(Commentary written by the editors of Salvage Magazine.)
Assad lost no time in using the crisis to bolster his narrative, tweeting ‘if you are worried about refugees stop arming terrorists’. When many on the Left have effectively taken this as their line, we have passed from the realms of campism, of some un-nuanced and notional ‘anti-imperialism’, to that of bad faith and fantasy.
This bad faith is important not merely with regard to its own truth-claims, but for what it says about the Left’s self-image and concomitant actions. A flawed analysis, narcissism and activist-conservatism are here all mutually reinforcing.
The proximate bad faith lies in the account of the Syrian Revolution. At a deeper level, there’s a gross misrepresentation of reality (including to oneself, perhaps) in the clinging to an image of imperialism from the high point of US unilateralism, circa 2003. This is nostalgia for a time when the Left seemed to be a player, when the Stop the War movement was in a coherent political confrontation with that Bush-era imperialism, rather than an impotent observer of a bloody and widening gyre.
Does the bad analysis or the self-aggrandisement come first? Yes. The bad analysis or the self-aggrandisement comes first.
Anti-anti-Assad-ism has it that the refugees are fleeing Syria because the US and its allies have funded an Islamist counter-insurgency against an anti-imperialist regime. Plans are supposedly afoot for more extensive intervention, for regime change along the lines of Baghdad 2003. Daesh is the weapon deployed (all of the Syrian oppositions being assimilated into it in this account), and it was, in the words of Seamus Milne, ‘incubated by the West’s supporting and arming an opposition they knew to be dominated by extreme sectarian groups’.
Scepticism on any of these points can provoke heavy-handed contempt for ‘gullibility’ about the perfidious US. So let us be clear: that the US would be willing to carry out this (or almost any other) plan is not in doubt. Whether it did, however, in this case, and whether the Syrian revolt was as so depicted, are questions susceptible to logic and evidence. In fact, the popular revolutionary character of the Syrian uprising in its early days has been documented by participants and observers – the Syria Freedom Forever website being an excellent point to start. Partisans of this imperialist conspiracy narrative, however, are somewhat impervious to such data.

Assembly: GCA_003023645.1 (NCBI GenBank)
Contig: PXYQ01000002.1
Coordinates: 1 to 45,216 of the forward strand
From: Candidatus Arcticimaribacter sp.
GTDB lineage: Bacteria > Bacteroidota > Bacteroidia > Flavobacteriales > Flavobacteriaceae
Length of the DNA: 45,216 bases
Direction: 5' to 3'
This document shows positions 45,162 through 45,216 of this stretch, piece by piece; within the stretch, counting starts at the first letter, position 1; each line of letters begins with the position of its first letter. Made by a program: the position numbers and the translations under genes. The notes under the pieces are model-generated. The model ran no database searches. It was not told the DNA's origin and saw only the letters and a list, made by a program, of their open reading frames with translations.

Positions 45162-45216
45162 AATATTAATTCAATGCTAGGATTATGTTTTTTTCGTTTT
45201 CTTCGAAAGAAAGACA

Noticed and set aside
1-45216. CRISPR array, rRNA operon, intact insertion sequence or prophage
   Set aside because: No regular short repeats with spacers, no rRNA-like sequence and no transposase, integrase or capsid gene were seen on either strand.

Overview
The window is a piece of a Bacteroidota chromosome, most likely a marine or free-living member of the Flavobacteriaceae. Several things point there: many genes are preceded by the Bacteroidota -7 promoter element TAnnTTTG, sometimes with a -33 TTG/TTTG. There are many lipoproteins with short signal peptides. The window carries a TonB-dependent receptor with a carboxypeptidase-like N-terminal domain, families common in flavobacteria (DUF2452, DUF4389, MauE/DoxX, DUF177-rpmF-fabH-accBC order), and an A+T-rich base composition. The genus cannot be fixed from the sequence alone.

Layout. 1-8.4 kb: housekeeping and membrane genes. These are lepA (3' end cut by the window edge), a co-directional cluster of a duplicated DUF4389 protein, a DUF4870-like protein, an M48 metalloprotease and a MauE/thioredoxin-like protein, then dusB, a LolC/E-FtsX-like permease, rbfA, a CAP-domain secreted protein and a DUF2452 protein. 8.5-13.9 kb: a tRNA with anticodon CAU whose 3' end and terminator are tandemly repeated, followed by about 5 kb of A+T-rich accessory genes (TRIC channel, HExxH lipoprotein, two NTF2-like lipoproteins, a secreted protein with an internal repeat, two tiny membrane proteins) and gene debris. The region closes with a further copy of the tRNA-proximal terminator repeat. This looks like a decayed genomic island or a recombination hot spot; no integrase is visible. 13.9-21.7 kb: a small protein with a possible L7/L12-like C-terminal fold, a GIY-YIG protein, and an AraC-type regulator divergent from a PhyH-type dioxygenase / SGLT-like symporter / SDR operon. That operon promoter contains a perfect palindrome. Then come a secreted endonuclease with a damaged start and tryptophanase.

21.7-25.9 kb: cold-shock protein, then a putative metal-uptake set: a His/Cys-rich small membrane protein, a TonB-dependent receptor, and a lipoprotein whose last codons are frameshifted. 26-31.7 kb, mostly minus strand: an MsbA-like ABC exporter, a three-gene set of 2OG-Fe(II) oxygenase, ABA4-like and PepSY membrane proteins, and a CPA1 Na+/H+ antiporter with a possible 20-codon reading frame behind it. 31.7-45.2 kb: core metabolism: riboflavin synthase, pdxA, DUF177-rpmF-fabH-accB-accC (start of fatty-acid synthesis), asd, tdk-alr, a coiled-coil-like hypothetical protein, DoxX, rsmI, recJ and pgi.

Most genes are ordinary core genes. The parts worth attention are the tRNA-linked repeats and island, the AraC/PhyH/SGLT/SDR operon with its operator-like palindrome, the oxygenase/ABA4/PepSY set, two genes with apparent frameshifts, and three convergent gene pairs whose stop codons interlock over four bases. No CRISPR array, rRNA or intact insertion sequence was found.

There certainly is an imperialist intervention in Syria, one in which the US and UK are participating. It is, though, not aimed at removing the Ba’athist regime but, tacitly, at maintaining it, in such a form as can govern at least part of the country. For a year this coalition has been bombing Syrian targets – or in the UK’s case, British citizens in Syria whom David Cameron has taken it upon himself to assassinate. Not a single Syrian regime target has been struck. It is Daesh which has borne the main brunt of the bombing, but their ideological and military competitors on the armed Takfiri right, Jabhat Al-Nusra, and opposition battalions affiliated with neither party, have also been attacked.
But this anti-Daesh air campaign is in the main a sideshow. The imperialist power busiest in Syria is Russia, working with its local ally Iran. Russian troops are now deployed in near-combat roles in Syria, Russia unleashes ferocious air-strikes occasionally against Daesh, mostly against other Assad opponents (provoking slathering Russophilia in sections of the British press, left and right): the Russian foreign minister has called upon the US military to co-operate with them. The presence of Iranian, Afghan, Iraqi and Hezbollah Shi’a militias shoring up Assad – indeed, giving the regime orders – is old news. It is thisconcatenation of extra- and intra-regional forces that most actively seeks the partition of Syria to advance their interests: in Istanbul in August, representatives of Tehran and Nasrallah met leaders of Ahrar al-Sham (the authoritarian Sunni militia dominant in the Aleppo countryside) to discuss such a plan on a local level. There were no Syrian negotiators on the regime side.
If there is no evidence of direct external intervention against the Syrian regime – to the contrary – then what of the claim that Daesh is a creation of the US? It is obviously true that it would not exist without the occupation of Iraq. That is not the same as claiming the US created Daesh, let alone in a burst of evil genius – and, to be clear again, we need no convincing of the evil, the genius, or the evil genius of the US administration, only that there is, to put it mildly, insufficient evidence for this particular claim.